A commonly held view of Indonesia’s recent, more protectionist policy decisions (i.e. mineral export bans, beef and horticulture import restrictions, mining divestment rules) is that they are motivated by populist politics leading to the 2014 election. Followers of this view say that once the election is over, Indonesian policymaking will somehow shift back to a more internationalist position. That may be true, but it could also be wishful thinking. A more accurate view may be that a more confident leadership –proud of the nation’s economic resilience in the face of global slowdown, has renewed their belief in paternalist capitalism, the notion that the private sector has a more limited role to play, and that economic development still needs to be controlled by a paternalist state. Its not a new view for Indonesians, and certainly understandable given their colonial experience. Some background:
Since Indonesia’s independence the state has accounted for huge swaths of the economy (i.e. agriculture, transportation, utilities, heavy industry, communications), allowing the private sector only to be involved in sectors it could not afford to develop on its own. (oil/gas, mining, distribution, light manufacturing) President Sukarno attempted to combine socialism with nationalism and his successor President Suharto kept many socialist tendencies (5 year plans, agricultural cooperatives) while establishing a myriad of state mandated monopolies, some privately owned. Over time –and as various economic crises demanded– the State deregulated, gave up key monopolies (steel making, media, rice distribution), reduced sole importer agencies, and began to partially privatize (through equity offerings, and public-private partnerships) some state owned enterprises (power generation, airlines, telecommunications), especially once capital markets opened to foreign investors in 1988. A series of ever changing, and at times confusing, negative investment lists has been employed for decades, restricting foreign ownership in many sectors, as well as opening up others that were previously closed. One could argue that these policies (implemented by a vast bureaucracy) did more to reward well connected local business groups (and their bureaucratic enablers) than develop world class players and led to the inefficient allocations of resources as well as high logistical and bureaucratic costs. But, politically, these policies paid dividends to whoever advocated them.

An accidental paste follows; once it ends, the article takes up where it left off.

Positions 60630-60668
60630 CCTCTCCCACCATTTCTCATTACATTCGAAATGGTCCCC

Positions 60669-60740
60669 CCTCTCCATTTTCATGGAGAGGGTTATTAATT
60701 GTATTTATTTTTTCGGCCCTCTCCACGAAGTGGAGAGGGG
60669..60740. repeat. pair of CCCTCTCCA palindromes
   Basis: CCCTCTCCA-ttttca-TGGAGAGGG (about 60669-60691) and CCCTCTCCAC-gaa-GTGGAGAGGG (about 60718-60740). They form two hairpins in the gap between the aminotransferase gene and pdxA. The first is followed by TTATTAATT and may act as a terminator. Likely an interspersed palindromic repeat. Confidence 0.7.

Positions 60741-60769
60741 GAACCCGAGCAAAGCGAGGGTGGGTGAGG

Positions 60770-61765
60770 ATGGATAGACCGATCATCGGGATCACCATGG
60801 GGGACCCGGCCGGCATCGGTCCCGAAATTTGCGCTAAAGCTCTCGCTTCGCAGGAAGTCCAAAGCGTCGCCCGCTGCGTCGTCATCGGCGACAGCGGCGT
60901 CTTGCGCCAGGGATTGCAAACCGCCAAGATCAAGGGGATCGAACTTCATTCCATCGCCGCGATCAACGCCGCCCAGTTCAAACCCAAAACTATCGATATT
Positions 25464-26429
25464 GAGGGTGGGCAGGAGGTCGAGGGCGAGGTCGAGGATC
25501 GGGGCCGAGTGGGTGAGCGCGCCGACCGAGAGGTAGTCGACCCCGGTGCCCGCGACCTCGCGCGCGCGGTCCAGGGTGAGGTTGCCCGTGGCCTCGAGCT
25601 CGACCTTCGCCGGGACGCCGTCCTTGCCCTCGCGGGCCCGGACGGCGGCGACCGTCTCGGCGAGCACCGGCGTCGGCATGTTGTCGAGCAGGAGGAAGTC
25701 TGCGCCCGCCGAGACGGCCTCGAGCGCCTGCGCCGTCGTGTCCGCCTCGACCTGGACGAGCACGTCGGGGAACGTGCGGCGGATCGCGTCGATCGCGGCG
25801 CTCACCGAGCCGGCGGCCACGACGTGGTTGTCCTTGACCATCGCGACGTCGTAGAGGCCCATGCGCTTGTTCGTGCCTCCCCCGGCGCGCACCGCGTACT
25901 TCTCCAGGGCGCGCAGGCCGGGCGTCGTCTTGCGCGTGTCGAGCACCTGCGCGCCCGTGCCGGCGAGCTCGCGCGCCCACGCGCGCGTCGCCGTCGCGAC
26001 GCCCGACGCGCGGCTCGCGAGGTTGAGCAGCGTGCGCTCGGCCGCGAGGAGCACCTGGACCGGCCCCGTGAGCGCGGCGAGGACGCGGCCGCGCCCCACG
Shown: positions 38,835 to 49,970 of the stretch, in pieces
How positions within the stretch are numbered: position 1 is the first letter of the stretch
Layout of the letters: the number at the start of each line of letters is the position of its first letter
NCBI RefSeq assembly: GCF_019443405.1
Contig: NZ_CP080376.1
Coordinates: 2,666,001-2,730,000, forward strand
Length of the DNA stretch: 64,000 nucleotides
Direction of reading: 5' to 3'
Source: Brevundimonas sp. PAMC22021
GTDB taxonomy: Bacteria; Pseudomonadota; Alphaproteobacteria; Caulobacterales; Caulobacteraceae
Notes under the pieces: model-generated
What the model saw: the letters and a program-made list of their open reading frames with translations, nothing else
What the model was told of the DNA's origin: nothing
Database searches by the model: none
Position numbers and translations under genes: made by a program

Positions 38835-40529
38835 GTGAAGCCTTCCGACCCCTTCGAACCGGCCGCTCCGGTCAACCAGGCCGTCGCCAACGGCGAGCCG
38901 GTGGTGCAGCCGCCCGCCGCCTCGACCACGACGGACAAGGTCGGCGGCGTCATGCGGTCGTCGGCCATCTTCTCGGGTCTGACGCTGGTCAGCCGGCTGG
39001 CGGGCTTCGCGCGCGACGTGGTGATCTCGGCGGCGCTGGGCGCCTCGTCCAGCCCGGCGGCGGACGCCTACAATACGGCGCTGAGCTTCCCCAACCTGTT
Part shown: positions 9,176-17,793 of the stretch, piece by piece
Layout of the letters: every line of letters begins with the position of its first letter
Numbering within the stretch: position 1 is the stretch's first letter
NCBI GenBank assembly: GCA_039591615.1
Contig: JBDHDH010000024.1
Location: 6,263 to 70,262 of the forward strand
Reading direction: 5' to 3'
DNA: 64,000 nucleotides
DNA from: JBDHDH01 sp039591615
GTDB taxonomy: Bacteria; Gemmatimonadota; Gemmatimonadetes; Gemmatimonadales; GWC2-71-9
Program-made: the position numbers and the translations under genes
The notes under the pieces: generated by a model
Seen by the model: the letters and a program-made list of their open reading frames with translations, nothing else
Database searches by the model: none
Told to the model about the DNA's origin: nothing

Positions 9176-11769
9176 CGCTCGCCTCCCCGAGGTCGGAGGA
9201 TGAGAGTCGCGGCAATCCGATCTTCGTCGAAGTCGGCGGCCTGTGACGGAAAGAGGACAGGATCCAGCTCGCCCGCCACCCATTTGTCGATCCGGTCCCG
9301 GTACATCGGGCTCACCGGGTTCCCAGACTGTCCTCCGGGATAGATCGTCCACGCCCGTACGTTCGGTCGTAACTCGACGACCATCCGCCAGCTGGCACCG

Post 1998 democratic reforms and the political stability ushered in with the 2004 election (and 2009 reelection) of President Yudhoyono returned Indonesia to the strong 6%+ growth rates it had achieved in the Suharto era even amidst a world wide depression. Yudhoyono’s administration implemented further reforms. The private sector grew and with it, dramatic increases in local as well as foreign direct investment.
During Yudhoyono’s s first term (2004-2009), government statements and initiatives were highly solicitous of foreign companies and investors; the private sector was in many ways unshackled. The state was moving to becoming much more of a regulator of markets rather than an intervener in them. But his second term (2009-2014) has brought many of the restrictions mentioned above, the majority of which are based on creating more value-added industries. Examples are: ban on raw rattan exports to encourage local furniture production, export ban on minerals and requirements to build local smelters. The State here is saying, we think its better for the economy to have more local downstream production of our natural resources and since local and foreign investors aren’t doing it, we will mandate it.
I believe the policy shift resulted more from the 2008 economic crisis when Indonesia maintained its growth rather than politics. Leaders saw that not having a fully open market economy buffered them and was a positive not a negative. The world slow down and continuing high rates of poverty and less than optimal job growth became a context in which the government’s natural paternalist impulses could come to the fore.
Representative of the renewed sense of state “paternalist” capitalism are remarks President Yudhoyono made on April 30 at a National Development Planning Meeting:
“For Indonesia, we all must do this: do not just let everything follow market mechanisms.